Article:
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Coronavirus testing lab furloughing workers despite backlog of 115,000 COVID-19 tests

The company has seen a 40% drop in its overall testing due to shelter-at-home measures to slow the spread of the coronavirus, according to a spokesman.

A technician prepares COVID-19 coronavirus patient samples for testing at a laboratory in New York’s Long Island. AP Photo/John Minchillo

Employees at Quest Diagnostics are being asked to voluntarily go on furlough, despite the publicly traded medical testing company acknowledging Wednesday its labs were facing a backlog of at least 115,000 COVID-19 tests.

Furloughs will impact employees throughout the company, which Quest spokesman Dennis Moynihan said has seen a 40% drop in overall testing in the past two weeks.

In a letter obtained by the Sun-Times, workers in Quest’s Great Midwest Region were given “the opportunity to express an interest in volunteering to be part of the furlough.”

That includes employees working at the 12 facilities that are currently testing for the coronavirus, including a laboratory in northwest suburban Wood Dale. Quest also has a diagnostic lab in Schaumburg and 12 testing locations across the state, according to the company’s website.

In addition to testing for COVID-19, the company also conducts and analyzes a wide array of medical tests for physicians and hospitals, as well as for the public.

Moynihan didn’t say what action the company will take if employees don’t choose to voluntarily go on furlough, and he said there was “no target” for how many employees they were hoping would take time off.

The furloughs wouldn’t impact the company’s ability to conduct coronavirus testing, Moynihan said, saying: “In fact, we have cross trained many lab employees to ensure we can perform COVID-19 testing around the clock.”

The decision to lay off workers comes after Quest and other major commercial labs emerged as the tip of the testing spear as President Donald Trump’s administration looked to the private sector to bolster the nation’s testing capacity in the effort to slow the spread of the coronavirus by identifying those who had been infected.

On March 4, Vice President Mike Pence stood with Quest Labs CEO Steve Rusckowski and other industry executives and said the commercial labs were prepared to “speed the availability of tests to the broader American public.”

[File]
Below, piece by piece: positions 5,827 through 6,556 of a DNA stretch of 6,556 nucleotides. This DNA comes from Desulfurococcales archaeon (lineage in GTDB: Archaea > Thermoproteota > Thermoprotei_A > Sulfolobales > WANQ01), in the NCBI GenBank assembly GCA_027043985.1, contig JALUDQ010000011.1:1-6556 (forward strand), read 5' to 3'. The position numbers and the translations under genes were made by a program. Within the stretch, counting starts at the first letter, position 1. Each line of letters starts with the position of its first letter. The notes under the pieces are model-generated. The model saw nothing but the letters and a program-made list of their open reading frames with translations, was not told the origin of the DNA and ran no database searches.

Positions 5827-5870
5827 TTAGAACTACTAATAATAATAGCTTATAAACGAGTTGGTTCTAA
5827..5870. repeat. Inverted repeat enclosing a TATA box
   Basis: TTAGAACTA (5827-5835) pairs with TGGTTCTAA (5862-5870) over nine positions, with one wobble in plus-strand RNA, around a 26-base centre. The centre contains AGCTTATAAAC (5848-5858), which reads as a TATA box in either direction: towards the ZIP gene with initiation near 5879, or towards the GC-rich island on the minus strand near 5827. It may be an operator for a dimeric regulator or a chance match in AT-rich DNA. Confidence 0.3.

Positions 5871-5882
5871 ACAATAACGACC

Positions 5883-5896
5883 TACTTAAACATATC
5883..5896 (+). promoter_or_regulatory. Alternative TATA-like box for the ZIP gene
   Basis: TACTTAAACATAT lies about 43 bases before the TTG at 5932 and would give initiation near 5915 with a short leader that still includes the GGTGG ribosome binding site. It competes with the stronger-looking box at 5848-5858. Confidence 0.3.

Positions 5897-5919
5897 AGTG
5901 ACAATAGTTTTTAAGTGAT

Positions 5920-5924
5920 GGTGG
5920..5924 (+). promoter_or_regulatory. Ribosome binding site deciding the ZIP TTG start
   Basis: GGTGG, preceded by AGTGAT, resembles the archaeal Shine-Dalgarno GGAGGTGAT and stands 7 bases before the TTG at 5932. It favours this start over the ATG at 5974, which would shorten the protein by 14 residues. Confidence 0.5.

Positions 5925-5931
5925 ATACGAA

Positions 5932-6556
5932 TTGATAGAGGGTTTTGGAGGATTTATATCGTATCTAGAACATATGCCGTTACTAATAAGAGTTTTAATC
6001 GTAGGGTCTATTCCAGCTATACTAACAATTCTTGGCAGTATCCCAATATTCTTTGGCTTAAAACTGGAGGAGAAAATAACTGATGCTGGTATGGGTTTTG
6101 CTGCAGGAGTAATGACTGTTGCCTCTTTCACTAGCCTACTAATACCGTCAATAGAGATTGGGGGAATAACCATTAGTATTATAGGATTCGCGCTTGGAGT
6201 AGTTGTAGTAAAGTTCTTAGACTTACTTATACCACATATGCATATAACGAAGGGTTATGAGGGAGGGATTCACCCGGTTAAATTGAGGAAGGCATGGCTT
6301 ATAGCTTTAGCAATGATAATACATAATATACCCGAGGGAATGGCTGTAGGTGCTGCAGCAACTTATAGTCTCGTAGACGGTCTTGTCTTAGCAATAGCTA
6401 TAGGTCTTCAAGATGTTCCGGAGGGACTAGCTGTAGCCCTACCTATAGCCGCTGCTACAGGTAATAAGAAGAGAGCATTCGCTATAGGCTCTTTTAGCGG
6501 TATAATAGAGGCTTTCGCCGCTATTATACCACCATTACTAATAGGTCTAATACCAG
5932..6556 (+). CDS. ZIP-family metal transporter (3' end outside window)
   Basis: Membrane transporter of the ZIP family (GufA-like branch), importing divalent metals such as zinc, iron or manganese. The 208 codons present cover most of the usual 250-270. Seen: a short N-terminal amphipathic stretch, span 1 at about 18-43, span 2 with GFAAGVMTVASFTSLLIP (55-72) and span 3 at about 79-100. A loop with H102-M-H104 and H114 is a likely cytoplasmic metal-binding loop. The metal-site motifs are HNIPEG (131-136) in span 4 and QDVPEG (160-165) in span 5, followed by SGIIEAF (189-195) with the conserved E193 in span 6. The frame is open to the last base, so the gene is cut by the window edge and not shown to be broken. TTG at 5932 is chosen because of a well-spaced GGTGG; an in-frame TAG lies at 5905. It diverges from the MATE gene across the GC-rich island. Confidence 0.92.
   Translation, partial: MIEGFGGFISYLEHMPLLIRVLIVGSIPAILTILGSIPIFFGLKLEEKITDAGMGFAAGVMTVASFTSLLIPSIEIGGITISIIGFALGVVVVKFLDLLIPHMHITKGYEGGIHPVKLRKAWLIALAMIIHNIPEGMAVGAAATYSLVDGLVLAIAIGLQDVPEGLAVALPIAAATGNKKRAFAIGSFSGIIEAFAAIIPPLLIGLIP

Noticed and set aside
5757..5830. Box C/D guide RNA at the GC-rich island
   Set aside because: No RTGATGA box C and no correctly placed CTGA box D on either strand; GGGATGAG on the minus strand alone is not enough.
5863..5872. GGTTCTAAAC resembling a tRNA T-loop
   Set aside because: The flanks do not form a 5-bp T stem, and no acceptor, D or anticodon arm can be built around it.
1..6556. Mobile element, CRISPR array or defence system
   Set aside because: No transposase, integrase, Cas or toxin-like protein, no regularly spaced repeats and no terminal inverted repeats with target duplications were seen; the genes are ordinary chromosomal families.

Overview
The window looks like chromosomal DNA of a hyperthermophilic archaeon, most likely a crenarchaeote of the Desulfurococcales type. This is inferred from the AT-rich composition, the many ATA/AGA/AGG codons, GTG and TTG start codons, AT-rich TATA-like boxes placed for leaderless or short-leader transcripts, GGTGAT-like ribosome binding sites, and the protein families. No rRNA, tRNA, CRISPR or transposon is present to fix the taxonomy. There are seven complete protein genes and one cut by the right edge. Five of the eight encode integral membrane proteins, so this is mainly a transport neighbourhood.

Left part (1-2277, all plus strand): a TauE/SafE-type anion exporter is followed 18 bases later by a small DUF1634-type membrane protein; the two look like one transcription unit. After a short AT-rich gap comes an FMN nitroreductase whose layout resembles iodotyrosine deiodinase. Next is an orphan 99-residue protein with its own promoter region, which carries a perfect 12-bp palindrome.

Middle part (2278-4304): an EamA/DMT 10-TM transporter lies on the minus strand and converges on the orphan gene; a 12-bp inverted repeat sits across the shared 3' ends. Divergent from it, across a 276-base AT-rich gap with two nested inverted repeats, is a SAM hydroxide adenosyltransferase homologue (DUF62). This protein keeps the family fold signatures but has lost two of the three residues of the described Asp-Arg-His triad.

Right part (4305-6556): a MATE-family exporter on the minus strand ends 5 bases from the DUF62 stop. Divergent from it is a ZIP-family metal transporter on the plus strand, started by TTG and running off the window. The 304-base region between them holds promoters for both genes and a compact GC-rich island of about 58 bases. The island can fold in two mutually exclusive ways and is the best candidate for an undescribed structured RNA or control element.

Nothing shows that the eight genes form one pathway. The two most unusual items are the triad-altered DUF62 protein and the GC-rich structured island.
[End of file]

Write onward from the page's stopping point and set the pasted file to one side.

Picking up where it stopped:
Though testing has expanded nationwide, Quest acknowledged Wednesday it had a logjam of untested specimens.

Despite running 400,000 tests and having the capacity to process 30,000 a day, the company was still facing a backlog of 115,000 tests — down from 160,000 on March 25. On Wednesday, the company was taking an average of four to five days to process a test, the company said.

Moynihan said the 40% drop in overall testing by the company was due to a decrease in physician office visits, elective surgeries and employment testing he attributed to “social distancing and shelter-in-place measures that were instituted to combat the spread of COVID-19.” He said the demand for COVID-19 tests would not be enough to offset the decline.

Matthew Hamlin, vice president and general manager of Quest’s Great Midwest Region, emailed workers he manages Thursday and said furloughs “may be a good option for some employees given the current challenging circumstances.”

“Furlough volunteers will maintain their positions with Quest Diagnostics with the intent to recall employees to their position after the COVID-19 crisis is past,” Hamlin wrote.

He said employees could be out of work for between two and 12 weeks, depending on the company’s “future business.”

Hamlin also said employees would retain their healthcare benefits and told workers they could potentially receive state unemployment benefits and money through the federal coronavirus relief package.

Hamlin’s email asked employees to inform management of their decision by April 13, the date the company said employees would be furloughed.

“We consider these actions both temporary and necessary to manage the impacts of the COVID-19 pandemic,” Moynihan said.